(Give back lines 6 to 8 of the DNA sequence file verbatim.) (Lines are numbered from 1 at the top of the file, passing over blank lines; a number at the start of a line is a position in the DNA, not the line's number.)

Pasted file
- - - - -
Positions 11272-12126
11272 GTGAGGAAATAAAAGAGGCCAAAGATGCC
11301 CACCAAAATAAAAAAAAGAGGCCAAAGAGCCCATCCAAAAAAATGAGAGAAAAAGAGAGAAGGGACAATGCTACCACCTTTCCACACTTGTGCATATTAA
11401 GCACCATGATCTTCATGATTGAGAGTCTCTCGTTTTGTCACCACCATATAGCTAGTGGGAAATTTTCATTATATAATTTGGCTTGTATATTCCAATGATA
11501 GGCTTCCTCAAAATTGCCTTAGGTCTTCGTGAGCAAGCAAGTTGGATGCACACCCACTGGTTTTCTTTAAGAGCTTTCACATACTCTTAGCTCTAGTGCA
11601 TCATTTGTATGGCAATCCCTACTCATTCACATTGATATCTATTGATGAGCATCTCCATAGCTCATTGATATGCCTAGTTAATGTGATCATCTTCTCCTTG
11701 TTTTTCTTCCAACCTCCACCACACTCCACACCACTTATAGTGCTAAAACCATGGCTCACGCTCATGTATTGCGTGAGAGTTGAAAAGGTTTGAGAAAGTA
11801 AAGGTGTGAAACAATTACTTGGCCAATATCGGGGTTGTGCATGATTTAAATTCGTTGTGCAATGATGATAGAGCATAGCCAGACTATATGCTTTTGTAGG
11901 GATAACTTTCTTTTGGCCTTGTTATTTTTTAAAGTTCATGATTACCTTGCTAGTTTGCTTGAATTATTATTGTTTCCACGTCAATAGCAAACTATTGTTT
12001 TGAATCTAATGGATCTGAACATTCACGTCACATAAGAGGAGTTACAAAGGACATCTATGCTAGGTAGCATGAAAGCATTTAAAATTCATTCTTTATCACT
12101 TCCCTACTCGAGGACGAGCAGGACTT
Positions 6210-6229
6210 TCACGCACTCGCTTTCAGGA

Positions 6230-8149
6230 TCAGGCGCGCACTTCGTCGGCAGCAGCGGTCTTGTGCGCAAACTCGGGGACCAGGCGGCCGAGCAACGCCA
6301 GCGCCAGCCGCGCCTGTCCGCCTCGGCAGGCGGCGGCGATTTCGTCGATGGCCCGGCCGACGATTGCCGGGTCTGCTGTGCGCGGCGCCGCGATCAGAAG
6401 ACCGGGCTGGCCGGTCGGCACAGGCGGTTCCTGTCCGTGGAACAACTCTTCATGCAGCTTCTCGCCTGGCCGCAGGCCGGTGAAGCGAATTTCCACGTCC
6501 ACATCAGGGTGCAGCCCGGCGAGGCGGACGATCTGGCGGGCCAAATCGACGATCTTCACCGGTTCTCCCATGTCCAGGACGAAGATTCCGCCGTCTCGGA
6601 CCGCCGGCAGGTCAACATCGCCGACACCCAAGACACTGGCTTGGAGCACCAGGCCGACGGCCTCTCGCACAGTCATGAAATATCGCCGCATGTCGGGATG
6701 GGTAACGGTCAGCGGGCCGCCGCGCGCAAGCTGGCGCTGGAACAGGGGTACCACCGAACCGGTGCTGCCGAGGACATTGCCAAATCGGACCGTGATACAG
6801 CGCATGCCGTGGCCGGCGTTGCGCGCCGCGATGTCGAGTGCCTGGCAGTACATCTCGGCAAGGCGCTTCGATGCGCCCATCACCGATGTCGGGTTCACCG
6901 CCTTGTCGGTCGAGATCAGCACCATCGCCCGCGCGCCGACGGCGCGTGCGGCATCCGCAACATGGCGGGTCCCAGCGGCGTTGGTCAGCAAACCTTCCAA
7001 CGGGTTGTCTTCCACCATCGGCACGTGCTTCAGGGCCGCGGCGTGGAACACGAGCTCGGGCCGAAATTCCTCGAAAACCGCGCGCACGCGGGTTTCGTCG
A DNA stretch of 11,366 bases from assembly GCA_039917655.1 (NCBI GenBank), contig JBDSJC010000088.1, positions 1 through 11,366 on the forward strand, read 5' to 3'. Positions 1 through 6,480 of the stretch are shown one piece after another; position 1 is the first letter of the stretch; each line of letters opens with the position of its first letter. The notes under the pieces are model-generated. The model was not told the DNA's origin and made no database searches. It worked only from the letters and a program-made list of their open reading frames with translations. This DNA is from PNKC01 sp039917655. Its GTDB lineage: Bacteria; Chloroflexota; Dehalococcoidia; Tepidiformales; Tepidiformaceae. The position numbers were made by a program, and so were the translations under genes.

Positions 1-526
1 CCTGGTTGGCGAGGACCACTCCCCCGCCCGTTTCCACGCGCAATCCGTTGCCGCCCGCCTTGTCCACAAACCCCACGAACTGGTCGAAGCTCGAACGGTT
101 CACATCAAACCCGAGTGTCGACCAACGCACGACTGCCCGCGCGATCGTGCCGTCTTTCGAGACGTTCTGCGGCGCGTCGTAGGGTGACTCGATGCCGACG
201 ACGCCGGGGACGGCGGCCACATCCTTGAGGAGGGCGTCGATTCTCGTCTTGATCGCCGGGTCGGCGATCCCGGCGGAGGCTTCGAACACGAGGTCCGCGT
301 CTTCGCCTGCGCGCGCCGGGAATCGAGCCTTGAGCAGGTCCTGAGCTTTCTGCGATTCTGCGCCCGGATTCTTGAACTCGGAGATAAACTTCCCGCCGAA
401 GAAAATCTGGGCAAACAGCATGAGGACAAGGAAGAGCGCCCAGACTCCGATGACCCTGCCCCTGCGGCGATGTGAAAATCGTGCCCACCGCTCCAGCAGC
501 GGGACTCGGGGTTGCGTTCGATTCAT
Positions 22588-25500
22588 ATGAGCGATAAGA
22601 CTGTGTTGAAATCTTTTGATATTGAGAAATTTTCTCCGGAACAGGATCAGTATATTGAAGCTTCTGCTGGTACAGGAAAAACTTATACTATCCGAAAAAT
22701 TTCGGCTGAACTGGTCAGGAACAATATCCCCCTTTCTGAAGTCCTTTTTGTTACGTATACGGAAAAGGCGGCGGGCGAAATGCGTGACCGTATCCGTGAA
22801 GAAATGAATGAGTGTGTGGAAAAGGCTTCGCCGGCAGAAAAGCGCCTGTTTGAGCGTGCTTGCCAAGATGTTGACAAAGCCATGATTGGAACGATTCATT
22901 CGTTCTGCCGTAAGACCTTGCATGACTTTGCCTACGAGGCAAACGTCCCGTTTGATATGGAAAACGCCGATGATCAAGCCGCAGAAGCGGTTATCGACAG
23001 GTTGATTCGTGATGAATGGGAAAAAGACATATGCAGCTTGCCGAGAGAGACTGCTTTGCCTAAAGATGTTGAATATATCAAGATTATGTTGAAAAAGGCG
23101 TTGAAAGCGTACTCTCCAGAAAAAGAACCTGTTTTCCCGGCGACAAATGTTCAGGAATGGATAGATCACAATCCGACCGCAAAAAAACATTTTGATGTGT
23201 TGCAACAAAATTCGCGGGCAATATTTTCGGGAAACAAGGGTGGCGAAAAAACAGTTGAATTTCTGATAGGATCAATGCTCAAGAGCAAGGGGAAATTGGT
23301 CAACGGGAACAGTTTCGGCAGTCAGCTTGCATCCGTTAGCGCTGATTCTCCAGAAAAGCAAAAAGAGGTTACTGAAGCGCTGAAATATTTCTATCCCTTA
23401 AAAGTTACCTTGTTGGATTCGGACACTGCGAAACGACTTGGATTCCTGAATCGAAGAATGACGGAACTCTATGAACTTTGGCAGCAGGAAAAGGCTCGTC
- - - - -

11601 TCATTTGTATGGCAATCCCTACTCATTCACATTGATATCTATTGATGAGCATCTCCATAGCTCATTGATATGCCTAGTTAATGTGATCATCTTCTCCTTG
11701 TTTTTCTTCCAACCTCCACCACACTCCACACCACTTATAGTGCTAAAACCATGGCTCACGCTCATGTATTGCGTGAGAGTTGAAAAGGTTTGAGAAAGTA
11801 AAGGTGTGAAACAATTACTTGGCCAATATCGGGGTTGTGCATGATTTAAATTCGTTGTGCAATGATGATAGAGCATAGCCAGACTATATGCTTTTGTAGG